. He picked us up at the airport and even gave us really nice hardcover picture books of Prague. It was really awesome talking to him about what he remembered about communism - he was seven when the Velvet Revolution ending Communist rule in Czechoslovakia happened - things like there being nothing to buy in the stores, and how people are starting to forget how bad it was under communism and want a communist system again because of the economic problems the Czech Republic has currently. He also knew really great places to take us for coffee and for dinner that were really delicious, but out of the touristy areas and so really cheap. Prague was so incredibly cheap coming from the eurozone - I was stunned to pay only $10 for a big dinner entree, my share of an appetizer I split with Jen, a beer, and mead (I thought it was so funny to try mead like in all the old English stories we had to read in high school, like how they're all sitting around drinking mead in Beowulf).
We had a great night in Paris Friday with Alec, with a great Italian dinner in Saint-Michel and a looooong walk all the way from Saint-Michel to the Trocadero. It was a great view of the Eiffel Tower, though. Our hostel was in a pretty sketchy area of Paris, but at least it was right by the Metro stop and the hostel itself was pretty decent (and we only paid 20 euros each for a private room - about $30 - which is unheard of in Paris)
. Anyway, once we got to Prague Saturday morning, Tomas met us at the airport and took us into the city centre on the tram. He spoke to the hotel guy in Czech for us, which was lucky because when the guy started speaking English to us his accent was almost unintelligible. We then started a walking tour of the city led and guided by Tomas, who knows tons about the history of his city/country. We started off in Wenceslas Square (named after the Good King of the Christmas carol, who was actually a Czech prince), just minutes from our hostel, which was the scene of the 1989 protests that led to the end of Soviet rule in Czechoslovakia. We also saw the National Theatre, which was where Mozart's Don Giovanni premiered, and crossed the Vltava River, after pausing on the bridge to admire the view of the city, to see a sculpture Tomas thought we should see. It was an artist's depiction of what communist rule had done to the Czech people, and was really moving. We walked up a huge hill to Prague Castle, which is a complex including the old Royal Palace, where the Czech president lives now, and several churches including St. Vitus' Cathedral. There was a great view of the city from the castle complex, so of course we had to stop and admire and take pictures. We came back across the Vltava by way of Prague's most famous sight, Charles Bridge, which is always packed with tourists, artists, and people selling little trinkets. It's famous for a reason, though - it's very beautiful, has a great view, and is covered with fascinating statues of a religious and historical nature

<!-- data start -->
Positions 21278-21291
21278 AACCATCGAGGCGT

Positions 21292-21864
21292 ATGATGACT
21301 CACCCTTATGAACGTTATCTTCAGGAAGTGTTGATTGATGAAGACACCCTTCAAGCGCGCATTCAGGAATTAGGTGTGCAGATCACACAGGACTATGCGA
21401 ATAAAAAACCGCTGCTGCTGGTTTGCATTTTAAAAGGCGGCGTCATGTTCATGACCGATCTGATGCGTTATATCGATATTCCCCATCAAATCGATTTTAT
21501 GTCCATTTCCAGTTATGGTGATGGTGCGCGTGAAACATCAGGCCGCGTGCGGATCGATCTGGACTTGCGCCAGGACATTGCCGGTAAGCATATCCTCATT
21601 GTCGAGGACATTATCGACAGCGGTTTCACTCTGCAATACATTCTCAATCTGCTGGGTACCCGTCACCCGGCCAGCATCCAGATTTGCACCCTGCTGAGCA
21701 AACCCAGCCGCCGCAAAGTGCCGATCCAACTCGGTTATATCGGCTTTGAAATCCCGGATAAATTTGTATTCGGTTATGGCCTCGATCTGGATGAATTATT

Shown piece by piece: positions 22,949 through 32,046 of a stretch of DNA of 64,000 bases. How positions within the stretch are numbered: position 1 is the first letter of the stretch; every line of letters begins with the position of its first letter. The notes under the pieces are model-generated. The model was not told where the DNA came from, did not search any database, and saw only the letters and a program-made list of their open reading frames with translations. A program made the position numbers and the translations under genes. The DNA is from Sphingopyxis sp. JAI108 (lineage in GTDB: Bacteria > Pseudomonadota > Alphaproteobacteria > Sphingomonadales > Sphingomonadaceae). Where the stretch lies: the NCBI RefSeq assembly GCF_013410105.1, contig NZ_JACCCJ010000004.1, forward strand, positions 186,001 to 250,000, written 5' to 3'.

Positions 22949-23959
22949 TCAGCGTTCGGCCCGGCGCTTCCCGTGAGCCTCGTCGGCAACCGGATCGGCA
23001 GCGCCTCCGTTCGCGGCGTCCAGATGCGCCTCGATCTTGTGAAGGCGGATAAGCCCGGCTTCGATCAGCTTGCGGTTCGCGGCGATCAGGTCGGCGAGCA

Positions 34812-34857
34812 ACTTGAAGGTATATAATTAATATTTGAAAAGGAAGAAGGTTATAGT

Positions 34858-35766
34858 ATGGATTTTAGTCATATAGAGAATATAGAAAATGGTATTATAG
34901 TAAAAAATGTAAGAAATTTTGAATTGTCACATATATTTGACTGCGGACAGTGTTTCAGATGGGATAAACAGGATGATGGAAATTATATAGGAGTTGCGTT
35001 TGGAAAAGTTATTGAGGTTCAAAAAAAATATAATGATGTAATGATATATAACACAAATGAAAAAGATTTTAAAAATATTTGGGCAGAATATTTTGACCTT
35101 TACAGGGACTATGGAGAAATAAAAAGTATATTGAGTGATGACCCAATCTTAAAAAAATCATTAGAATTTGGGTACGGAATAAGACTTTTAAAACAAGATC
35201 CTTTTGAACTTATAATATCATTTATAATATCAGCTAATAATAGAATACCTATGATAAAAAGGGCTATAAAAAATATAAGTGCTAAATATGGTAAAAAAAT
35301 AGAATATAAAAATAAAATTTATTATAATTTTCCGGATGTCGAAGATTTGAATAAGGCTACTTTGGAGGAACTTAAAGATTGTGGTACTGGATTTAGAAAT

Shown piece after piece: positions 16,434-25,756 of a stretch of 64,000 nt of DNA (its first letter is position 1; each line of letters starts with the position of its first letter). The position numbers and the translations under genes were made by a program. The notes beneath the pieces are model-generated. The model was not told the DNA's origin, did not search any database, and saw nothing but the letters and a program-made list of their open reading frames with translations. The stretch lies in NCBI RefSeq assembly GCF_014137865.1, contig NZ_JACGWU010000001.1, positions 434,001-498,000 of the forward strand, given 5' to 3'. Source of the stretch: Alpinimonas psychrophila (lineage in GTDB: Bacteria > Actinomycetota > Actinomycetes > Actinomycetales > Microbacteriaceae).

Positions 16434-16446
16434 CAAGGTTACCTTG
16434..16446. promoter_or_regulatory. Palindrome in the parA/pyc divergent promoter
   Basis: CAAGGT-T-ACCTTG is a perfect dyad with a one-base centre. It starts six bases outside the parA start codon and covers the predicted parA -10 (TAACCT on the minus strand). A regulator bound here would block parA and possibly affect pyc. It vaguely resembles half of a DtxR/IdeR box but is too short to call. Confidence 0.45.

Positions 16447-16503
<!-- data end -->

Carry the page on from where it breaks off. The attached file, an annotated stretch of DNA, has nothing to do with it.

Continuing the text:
. By this time it was dark - it was about 4:30 p.m. - and pretty cold, so we walked a while until we came to Tomas' favorite coffee place, which was absolutely adorable, and had a live pianist playing Chopin and Mozart the whole time, as well as delicious coffee.